Baltensperger E, AM Fischer and TJ Jordan (2002), ‘Abstaining from inflation targets: understanding SNB rhetoric in the inflation targeting debate’, Swiss National Bank, mimeo.

2. General Discussion

An important theme raised in the discussion was the wider implications that could be drawn for monetary policy from the Japanese experience. One participant highlighted the need for complementarity between a central bank's actions and communication. This follows from the importance of managing the public's and financial markets' expectations to best achieve successful outcomes, and also highlights a key reason why the Bank of Japan's (BoJ) use of unconventional policies proved unsuccessful. The problem was not the policies themselves, but that the BoJ's communication led the public to believe that these policies would be prematurely reversed.

A number of participants suggested that the BoJ had difficulty dealing with its independence. Borrowing from the title of Ken Kuttner's paper, one participant suggested that, like adolescents, the BoJ wanted independence, but once they had received it, they were not quite sure how to proceed, nor were they prepared to take responsibility for their actions. Another facet of the ‘independence trap’, referred to in Ito's paper, was the feeling of insecurity, which had led the BoJ to reject courses of action suggested by outsiders. A prominent example of this was the reaction to Paul Krugman's suggestion that the BoJ should announce a 4 per cent inflation target for 15 years. While the merits of the proposal were open to debate, one effect of Krugman's (undoubtedly bold) suggestion was to discourage the BoJ from taking bold action of any sort.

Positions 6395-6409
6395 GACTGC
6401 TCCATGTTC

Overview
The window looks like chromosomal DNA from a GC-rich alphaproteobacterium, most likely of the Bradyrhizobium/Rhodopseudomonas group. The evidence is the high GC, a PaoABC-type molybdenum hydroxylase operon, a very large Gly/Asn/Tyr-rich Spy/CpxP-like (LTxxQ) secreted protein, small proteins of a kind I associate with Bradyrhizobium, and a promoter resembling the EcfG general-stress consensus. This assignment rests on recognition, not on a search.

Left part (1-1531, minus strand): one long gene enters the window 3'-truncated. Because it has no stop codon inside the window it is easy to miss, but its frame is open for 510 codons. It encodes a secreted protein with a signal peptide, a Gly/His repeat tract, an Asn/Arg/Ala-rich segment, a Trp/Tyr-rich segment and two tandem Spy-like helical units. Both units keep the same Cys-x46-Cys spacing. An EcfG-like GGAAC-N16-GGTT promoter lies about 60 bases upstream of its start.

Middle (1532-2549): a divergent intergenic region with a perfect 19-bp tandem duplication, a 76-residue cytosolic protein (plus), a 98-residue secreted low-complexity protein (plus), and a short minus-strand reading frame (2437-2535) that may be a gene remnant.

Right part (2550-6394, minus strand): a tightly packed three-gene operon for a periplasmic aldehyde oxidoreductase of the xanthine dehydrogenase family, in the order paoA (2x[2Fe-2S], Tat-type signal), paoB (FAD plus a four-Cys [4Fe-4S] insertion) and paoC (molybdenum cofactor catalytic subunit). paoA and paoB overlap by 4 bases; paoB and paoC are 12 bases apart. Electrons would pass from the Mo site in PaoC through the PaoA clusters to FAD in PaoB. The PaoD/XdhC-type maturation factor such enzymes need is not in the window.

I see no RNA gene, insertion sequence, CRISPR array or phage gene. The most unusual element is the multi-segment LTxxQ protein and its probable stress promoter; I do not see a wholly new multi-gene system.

There was some discussion of the roles of different institutional factors in the debate over introducing inflation targeting. One participant suggested that the presumption of the debate seemed to be that the introduction of inflation targeting was entirely the decision of the BoJ. This contrasted with the international experience, where the introduction of inflation targeting was commanded by the government and not the central bank, though Australia was an obvious exception. The author responded that there was some support within the Ministry of Finance and among politicians to introduce inflation targeting, but this did not make it into the mainstream because the Finance Minister at the time, Kiichi Miyazawa, opposed the idea.

The role of academic economists in the debate over inflation targeting was also raised. One participant suggested that Ito's paper gave the impression that within Japan academics were on one side of the debate (supporting inflation targeting) and central bankers were on the other side (opposing inflation targeting). Yet the arguments presented by some academics, that Japan's difficulties reflected a supply-side shock and the impact of sizeable gains in China's competitiveness, indicate that there was some support from the academic community for the BoJ. That being said, such supply-side arguments were criticised by a number of participants.

In terms of the recent economic upswing in Japan, one participant cautioned against the risk of attributing the improvement in performance solely, or even largely, to monetary policy. The participant contended that performance had improved for other reasons, such as the flow-on effects from the continued strong growth in China and also balance sheet recovery in the corporate sector. Ito's paper was seen as particularly important in this regard, as it laid out the policy mistakes that had occurred, at least prior to the cementing of the most recent ZIRP.

One participant suggested that it was now opportune for the BoJ to introduce inflation targeting: the cyclical recovery had created some credibility for the BoJ in financial markets; the banks' bad debts were declining; and, there was greater confidence in equity markets. Another participant agreed, suggesting that the real challenge for the BoJ will come when it is ready to cease quantitative easing and move away from the ZIRP, at which time it may need to develop a new target. A number of participants thought that the introduction of inflation targeting could be of significant assistance in this regard.